I was reading a book the other day, and was amused (and bemused) by the number of things the hero noticed during an intense fight.

Greece has a conscription service, and I spent 23 months in the Navy, namely at a Navy helicopter base. During that time, I met a lot of pilots undergoing their training. One of them told me how instructors knew when the trainees had reached their maximum capacity for learning. It was when they could not answer a simple question: “What’s your name?”

I have been lucky enough to have participated in only one fistfight as a grownup. One thing I remember is that I experienced tunnel vision big time. Fighting is no different than that.

I believe that my experience ties in nicely with Maslow’s Hierarchy of Needs. Abraham Maslow was a psychologist who came up in 1943 with a theory to describe the pattern that human motivations generally move through. He used the terms Physiological, Safety, Belongingness and Love, Esteem, Self-Actualization and Self-Transcendence needs to describe this.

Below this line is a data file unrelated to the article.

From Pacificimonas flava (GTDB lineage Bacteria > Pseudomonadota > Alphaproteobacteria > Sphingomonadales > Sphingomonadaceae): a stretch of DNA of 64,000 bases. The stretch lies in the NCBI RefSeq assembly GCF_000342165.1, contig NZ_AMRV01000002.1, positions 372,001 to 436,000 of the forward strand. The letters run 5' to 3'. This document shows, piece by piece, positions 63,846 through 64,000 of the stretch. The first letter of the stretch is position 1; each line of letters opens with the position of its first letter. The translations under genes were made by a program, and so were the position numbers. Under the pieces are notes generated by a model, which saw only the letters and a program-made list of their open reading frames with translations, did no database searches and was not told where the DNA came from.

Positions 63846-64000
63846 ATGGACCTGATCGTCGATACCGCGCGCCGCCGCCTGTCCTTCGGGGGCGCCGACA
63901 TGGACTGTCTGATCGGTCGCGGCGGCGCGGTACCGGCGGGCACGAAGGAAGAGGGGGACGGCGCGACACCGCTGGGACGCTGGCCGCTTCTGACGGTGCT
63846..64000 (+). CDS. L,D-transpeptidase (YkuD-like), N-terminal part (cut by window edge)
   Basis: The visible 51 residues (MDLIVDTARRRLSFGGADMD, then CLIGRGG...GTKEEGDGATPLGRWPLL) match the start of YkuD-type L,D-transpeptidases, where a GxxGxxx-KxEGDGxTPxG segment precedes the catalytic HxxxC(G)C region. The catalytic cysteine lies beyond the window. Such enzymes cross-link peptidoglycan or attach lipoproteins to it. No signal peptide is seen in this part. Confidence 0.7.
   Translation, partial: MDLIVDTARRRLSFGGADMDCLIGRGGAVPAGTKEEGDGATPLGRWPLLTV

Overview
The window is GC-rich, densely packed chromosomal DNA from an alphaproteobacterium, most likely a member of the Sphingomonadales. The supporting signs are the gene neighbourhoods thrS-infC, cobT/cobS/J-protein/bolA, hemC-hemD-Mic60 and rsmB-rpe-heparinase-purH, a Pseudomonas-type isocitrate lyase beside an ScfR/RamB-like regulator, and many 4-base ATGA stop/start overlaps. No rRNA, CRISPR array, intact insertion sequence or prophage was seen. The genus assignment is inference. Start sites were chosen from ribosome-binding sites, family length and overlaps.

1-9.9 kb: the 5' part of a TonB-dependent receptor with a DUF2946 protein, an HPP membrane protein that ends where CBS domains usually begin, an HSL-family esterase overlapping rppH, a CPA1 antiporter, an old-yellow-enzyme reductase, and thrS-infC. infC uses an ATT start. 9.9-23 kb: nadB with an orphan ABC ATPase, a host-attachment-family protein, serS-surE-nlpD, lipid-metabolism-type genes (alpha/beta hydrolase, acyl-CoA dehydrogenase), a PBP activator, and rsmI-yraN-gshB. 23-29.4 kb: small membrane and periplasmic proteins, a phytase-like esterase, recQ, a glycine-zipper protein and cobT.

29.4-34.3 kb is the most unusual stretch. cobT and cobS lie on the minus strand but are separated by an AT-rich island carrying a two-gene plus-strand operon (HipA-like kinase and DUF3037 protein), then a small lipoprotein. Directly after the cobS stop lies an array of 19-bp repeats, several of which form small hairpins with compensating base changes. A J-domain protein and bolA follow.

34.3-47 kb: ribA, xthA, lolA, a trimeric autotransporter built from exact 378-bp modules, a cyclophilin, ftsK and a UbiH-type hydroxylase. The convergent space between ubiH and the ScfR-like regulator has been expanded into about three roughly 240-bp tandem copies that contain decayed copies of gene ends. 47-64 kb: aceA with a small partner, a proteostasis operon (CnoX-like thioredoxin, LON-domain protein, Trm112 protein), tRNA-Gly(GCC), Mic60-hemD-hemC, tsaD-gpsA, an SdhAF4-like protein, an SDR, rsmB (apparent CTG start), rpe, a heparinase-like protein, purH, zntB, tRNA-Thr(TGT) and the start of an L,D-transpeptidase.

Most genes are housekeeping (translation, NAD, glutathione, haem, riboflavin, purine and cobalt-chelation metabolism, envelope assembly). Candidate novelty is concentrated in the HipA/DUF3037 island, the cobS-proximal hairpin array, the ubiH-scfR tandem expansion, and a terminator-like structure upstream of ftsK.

From the blog of Nicholas C. Rossis, author of science fiction, the Pearseus epic fantasy series and children's books

Maslow’s Hierarchy of Needs

According to Maslow, people will need to cover their more basic needs before progressing to higher ones. For example, physiological needs are the physical requirements for human survival. If these requirements are not met, the human body cannot function properly and will ultimately fail. Therefore, these are considered most important and should be met first.

What does this mean in practice? Simple: if your character is scared, it’s unlikely they will worry about philosophy. When fighting, they probably won’t engage in abstract dialogue. And when exhausted, they might not care for sex.

Exceptions

These are not meant to be written in stone, of course. We all have parallel needs running through our heads, and will act accordingly. As a rule, however, it is more believable if we respect the hierarchy when deciding what our characters will do next: more basic needs will usually take precedence.

There are certain genres that call for the characters to ignore this hierarchy. A wonderful example is Indigo’s fight against Westley in the Princess Bride:

Buffy the Vampire Slayer is another example of snappy one-liners interjected in fights, to great effect. In other, less cheeky genres, however, this is not advised.

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